Diplo is coming to town and all your friends are going. You know he's a big deal, but you're not sure if you could name a song he did if someone asked. Here are some songs from Diplo's career that you likely know, even if you didn't know he was involved with them. (Warning, audio and video may be NSFW)
M.I.A. – "Paper Planes" (2007)
M.I.A.'s 2004 mixtape, "Piracy Funds Terrorism," was a Diplo-produced project featuring unreleased songs, mashups and remixes from the British rapper and singer. A Diplo track, "Bucky Done Gun," also appeared on her debut album. That early collaboration led to "Paper Planes." The Clash-sampling track appeared in the trailer for "Pineapple Express" and on M.I.A.'s second album. Co-produced by Diplo and Switch, "Paper Planes" earned a 2009 Grammy nomination for Record of the Year, went platinum three times and charted around the world, including no. 10 on Billboard's Top 40. I still play this one in my sets; I don't know if it's the gunshots or the sing-a-long-ready chorus, but everyone knows this song and it's fun to dance to.
Major Lazer – "Pon De Floor" (2009)
Diplo and Switch went on to form Major Lazer, releasing a full-length album of their productions paired with Jamaican artists. If you didn't catch "Pon De Floor" or its psychedelic video, you may have heard "Run the World (Girls)" by Beyoncé. Built on a sample of the Major Lazer song, Bey's track went platinum in the U.S. and topped the U.S. Hot Dance Club Song chart. I don't give this one as much run as I used to, but it still bangs and the Ludachrist "Pon De Foley" remix with Harold Faltermeyer is extra ridiculous.
Chris Brown feat. Lil Wayne and Busta Rhymes – "Look at Me Now" (2012)
Another Diplo co-production (also credited are Afrojack and Free School), another Grammy nomination (best rap performance and best rap song, 2012), this track went platinum four times, topping Billboard's U.S. rap and R&B charts and hitting 29 on the Top 40. This beat is crazy and it was great to play out — just try and keep up with Busta when he starts ripping.
Usher – "Climax" (2012)
Unlike the higher energy dance-ready tracks on this list, "Climax" is a moody, introspective R&B cut. Diplo's production is lush but minimal, and Usher sounds emotional and raw. It's a really cool record and I was pleasantly surprised with as much love as it got on commercial radio. It won Usher a 2013 Grammy for Best R&B Performance (Diplo was nominated for Producer of the Year but didn't win) and topped hip-hop and R&B charts. It still works as a slow jam and Diplo even trapped it out in a remix with Flosstradamus.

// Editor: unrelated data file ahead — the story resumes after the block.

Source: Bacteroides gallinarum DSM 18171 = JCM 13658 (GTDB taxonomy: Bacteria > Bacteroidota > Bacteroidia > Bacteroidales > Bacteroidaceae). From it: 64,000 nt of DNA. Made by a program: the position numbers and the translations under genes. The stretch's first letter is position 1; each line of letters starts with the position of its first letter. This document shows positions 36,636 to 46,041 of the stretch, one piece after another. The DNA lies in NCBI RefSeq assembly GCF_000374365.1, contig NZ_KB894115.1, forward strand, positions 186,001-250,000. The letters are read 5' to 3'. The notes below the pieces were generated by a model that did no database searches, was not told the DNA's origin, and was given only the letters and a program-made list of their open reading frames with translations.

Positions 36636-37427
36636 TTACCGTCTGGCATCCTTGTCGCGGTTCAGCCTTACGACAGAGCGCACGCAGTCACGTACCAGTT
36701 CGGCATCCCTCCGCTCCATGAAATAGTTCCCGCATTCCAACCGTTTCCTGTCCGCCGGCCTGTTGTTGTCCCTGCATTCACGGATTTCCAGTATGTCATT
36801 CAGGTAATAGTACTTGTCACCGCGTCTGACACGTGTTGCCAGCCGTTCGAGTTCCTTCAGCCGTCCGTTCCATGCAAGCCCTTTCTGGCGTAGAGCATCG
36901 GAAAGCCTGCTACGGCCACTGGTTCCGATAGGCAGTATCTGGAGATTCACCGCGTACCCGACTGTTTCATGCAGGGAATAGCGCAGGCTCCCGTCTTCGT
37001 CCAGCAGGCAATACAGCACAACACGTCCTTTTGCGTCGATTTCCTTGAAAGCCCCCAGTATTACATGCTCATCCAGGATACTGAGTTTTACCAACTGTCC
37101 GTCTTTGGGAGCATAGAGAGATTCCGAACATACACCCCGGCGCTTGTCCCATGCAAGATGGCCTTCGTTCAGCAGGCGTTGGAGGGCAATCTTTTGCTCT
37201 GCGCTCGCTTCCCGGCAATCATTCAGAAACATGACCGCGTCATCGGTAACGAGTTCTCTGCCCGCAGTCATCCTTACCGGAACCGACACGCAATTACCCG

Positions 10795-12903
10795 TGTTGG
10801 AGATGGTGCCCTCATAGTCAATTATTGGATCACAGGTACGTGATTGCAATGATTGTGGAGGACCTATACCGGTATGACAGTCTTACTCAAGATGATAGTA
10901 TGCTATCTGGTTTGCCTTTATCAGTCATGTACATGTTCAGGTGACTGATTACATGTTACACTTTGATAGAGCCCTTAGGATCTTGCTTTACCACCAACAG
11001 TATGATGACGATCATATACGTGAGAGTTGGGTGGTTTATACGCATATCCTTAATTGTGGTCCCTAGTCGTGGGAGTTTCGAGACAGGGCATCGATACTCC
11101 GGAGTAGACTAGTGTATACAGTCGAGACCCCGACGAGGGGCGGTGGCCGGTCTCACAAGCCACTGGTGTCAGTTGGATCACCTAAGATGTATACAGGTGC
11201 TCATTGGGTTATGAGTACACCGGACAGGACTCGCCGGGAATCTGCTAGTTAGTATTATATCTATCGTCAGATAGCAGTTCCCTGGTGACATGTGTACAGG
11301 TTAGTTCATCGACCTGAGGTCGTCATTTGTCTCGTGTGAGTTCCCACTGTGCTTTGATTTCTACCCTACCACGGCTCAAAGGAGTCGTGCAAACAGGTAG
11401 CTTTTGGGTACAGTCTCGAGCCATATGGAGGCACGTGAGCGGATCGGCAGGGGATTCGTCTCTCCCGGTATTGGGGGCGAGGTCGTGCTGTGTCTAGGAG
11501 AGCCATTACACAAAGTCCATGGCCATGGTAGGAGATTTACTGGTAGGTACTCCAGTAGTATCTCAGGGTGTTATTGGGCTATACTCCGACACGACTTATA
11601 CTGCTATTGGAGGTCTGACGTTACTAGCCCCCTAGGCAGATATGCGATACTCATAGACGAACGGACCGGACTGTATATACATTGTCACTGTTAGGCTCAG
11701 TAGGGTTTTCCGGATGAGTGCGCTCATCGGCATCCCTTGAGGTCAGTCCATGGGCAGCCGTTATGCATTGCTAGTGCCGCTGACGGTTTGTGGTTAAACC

Diplo feat. Nicky Da B – "Express Yourself" (2012)
Standing on your head and shaking your butt is no easy feat. A good beat can help facilitate maximum gyration and it's only fitting that "Express Yourself" earned its status as a twerking anthem with plenty of bass and a great hand clap. It's also enjoyed by Doritos-crunching valets.
This one got regular burn on Top 40 radio, including up here in Alaska. It’s a co-production with Sleepy Tom that reimagines Jade’s ’92 R&B jam “Don’t Walk Away” with juiced up synths and bass. Please don’t start “who did it better” arguments on the internet (there are no winners in those) just turn it up and dance.
Jack Ü featuring Justin Bieber – “Where Are Ü Now” (2015)
Diplo teamed up with fellow super producer Skrillex to form Jack Ü and it was almost like they decided to make Justin Bieber cool again just to prove they could do whatever they wanted. They ended up winning Grammys for Best Dance Recording (for this song) as well as Best Dance / Electronic Album. Diplo was also nominated for Producer of the Year again. He didn’t win, but he did create the first Bieber song you aren’t embarrassed to admit you enjoy.
Major Lazer & DJ Snake – “Lean On” (2015)
Peaking at No. 4 on the Billboard Hot 100, the track turned down by both Rihanna and Nicki Minaj went on to be the most-streamed song of all time on Spotify (more than 600 million plays). Switch is no longer in Major Lazer, but Diplo had some help on this track from DJ Snake (“Turn Down for What”). I play this one out several times a week and I’m still not completely sick of it, which almost never happens, especially with newer songs.